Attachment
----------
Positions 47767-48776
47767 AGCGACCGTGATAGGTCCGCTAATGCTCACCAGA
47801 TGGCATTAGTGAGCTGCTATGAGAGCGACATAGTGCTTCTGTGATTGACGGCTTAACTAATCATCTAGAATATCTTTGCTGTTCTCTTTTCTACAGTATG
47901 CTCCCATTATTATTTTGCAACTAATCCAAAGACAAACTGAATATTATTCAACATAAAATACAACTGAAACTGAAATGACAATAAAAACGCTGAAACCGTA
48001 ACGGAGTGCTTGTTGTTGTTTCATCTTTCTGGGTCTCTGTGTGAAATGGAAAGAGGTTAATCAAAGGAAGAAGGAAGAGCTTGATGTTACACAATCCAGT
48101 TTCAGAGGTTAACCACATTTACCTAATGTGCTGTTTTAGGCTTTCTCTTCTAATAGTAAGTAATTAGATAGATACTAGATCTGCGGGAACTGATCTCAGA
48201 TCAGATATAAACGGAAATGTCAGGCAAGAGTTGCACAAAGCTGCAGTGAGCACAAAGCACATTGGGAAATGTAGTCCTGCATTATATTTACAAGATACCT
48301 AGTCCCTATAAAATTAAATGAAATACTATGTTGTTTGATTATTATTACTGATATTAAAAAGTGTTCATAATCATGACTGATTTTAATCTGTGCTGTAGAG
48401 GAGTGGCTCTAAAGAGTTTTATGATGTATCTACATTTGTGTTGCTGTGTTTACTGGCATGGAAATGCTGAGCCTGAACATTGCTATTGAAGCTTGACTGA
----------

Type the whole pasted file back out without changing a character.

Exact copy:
Positions 47767-48776
47767 AGCGACCGTGATAGGTCCGCTAATGCTCACCAGA
47801 TGGCATTAGTGAGCTGCTATGAGAGCGACATAGTGCTTCTGTGATTGACGGCTTAACTAATCATCTAGAATATCTTTGCTGTTCTCTTTTCTACAGTATG
47901 CTCCCATTATTATTTTGCAACTAATCCAAAGACAAACTGAATATTATTCAACATAAAATACAACTGAAACTGAAATGACAATAAAAACGCTGAAACCGTA
48001 ACGGAGTGCTTGTTGTTGTTTCATCTTTCTGGGTCTCTGTGTGAAATGGAAAGAGGTTAATCAAAGGAAGAAGGAAGAGCTTGATGTTACACAATCCAGT
48101 TTCAGAGGTTAACCACATTTACCTAATGTGCTGTTTTAGGCTTTCTCTTCTAATAGTAAGTAATTAGATAGATACTAGATCTGCGGGAACTGATCTCAGA
48201 TCAGATATAAACGGAAATGTCAGGCAAGAGTTGCACAAAGCTGCAGTGAGCACAAAGCACATTGGGAAATGTAGTCCTGCATTATATTTACAAGATACCT
48301 AGTCCCTATAAAATTAAATGAAATACTATGTTGTTTGATTATTATTACTGATATTAAAAAGTGTTCATAATCATGACTGATTTTAATCTGTGCTGTAGAG
48401 GAGTGGCTCTAAAGAGTTTTATGATGTATCTACATTTGTGTTGCTGTGTTTACTGGCATGGAAATGCTGAGCCTGAACATTGCTATTGAAGCTTGACTGA